6 – Brilliantly simple: At one time, printed street maps were drawn up by cartographers. In this process they applied the principle of generalisation, whereby the available information is evaluated differently in accordance with the intended purpose of the map to ensure optimum usability. Thus, for road maps: the network of roads is depicted in detail, with colour coding for clarity, and important elements such as numbers of the highways or of access and exit lanes are also provided. Maps for hikers feature different criteria.
7 – Travelling with your finger: Those who use printed road maps inevitably always embark on an imaginary journey. This is because the map depicts much more than a simple route from A to B. In fact, your eyes are opened up to geographic discoveries and interesting aspects of the environment. These greater contexts can be portrayed much more easily than on a small display screen.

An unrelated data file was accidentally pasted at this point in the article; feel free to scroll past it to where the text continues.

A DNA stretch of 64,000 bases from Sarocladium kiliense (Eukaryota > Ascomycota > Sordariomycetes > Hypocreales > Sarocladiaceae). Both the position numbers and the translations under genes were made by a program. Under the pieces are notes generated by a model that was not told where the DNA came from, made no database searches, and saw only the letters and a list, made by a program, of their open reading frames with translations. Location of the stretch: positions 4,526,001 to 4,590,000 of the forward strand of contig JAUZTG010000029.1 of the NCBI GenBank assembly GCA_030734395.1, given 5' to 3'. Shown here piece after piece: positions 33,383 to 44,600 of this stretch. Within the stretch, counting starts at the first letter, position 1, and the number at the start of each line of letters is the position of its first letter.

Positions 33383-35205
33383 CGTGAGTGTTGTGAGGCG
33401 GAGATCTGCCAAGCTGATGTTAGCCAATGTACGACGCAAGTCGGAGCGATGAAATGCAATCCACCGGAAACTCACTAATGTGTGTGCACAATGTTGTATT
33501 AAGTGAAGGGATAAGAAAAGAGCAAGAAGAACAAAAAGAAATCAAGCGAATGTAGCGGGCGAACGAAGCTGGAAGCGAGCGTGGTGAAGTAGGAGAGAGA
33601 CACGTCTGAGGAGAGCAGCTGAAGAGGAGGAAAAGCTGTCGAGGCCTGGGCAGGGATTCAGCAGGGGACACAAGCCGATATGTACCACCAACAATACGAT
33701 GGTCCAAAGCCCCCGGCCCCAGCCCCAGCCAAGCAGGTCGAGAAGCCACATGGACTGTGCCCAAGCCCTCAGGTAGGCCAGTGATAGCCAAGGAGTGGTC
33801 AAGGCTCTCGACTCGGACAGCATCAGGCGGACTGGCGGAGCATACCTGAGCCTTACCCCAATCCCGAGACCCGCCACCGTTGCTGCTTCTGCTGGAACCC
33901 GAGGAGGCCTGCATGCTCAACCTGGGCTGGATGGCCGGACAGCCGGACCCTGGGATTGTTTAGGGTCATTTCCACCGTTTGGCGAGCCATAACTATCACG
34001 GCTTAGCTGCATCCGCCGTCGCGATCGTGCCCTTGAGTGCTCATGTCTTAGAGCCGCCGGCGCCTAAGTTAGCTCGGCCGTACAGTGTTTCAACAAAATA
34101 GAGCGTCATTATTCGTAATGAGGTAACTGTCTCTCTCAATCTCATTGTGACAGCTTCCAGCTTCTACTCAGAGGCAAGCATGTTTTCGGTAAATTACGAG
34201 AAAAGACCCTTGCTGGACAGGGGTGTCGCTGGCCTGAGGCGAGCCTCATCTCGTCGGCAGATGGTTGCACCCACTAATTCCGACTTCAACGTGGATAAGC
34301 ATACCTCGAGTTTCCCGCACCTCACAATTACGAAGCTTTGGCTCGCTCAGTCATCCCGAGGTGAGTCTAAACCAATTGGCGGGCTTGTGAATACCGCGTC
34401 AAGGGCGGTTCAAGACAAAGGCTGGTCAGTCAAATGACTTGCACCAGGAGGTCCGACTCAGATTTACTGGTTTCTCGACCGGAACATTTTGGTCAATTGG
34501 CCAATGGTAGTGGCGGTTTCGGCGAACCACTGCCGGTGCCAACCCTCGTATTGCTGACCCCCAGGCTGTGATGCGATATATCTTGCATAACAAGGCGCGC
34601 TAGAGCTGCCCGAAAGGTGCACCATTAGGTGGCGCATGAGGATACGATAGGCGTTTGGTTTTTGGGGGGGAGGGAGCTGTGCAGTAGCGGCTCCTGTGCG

8 – Folding or thumbing through, swiping or speaking: There are two variants of standard map material with different scales accepted by drivers – the folded map and the atlas. Whether planning a tour, checking intermittently as you go, or of course turn-by-turn navigation: nowadays, these tasks are dealt with by navigation systems and smartphones. This is the biggest difference other than operation via swiping and voice control. The digital technology knows precisely where the vehicle is situated, and adapts the display continuously in accordance with the travel direction.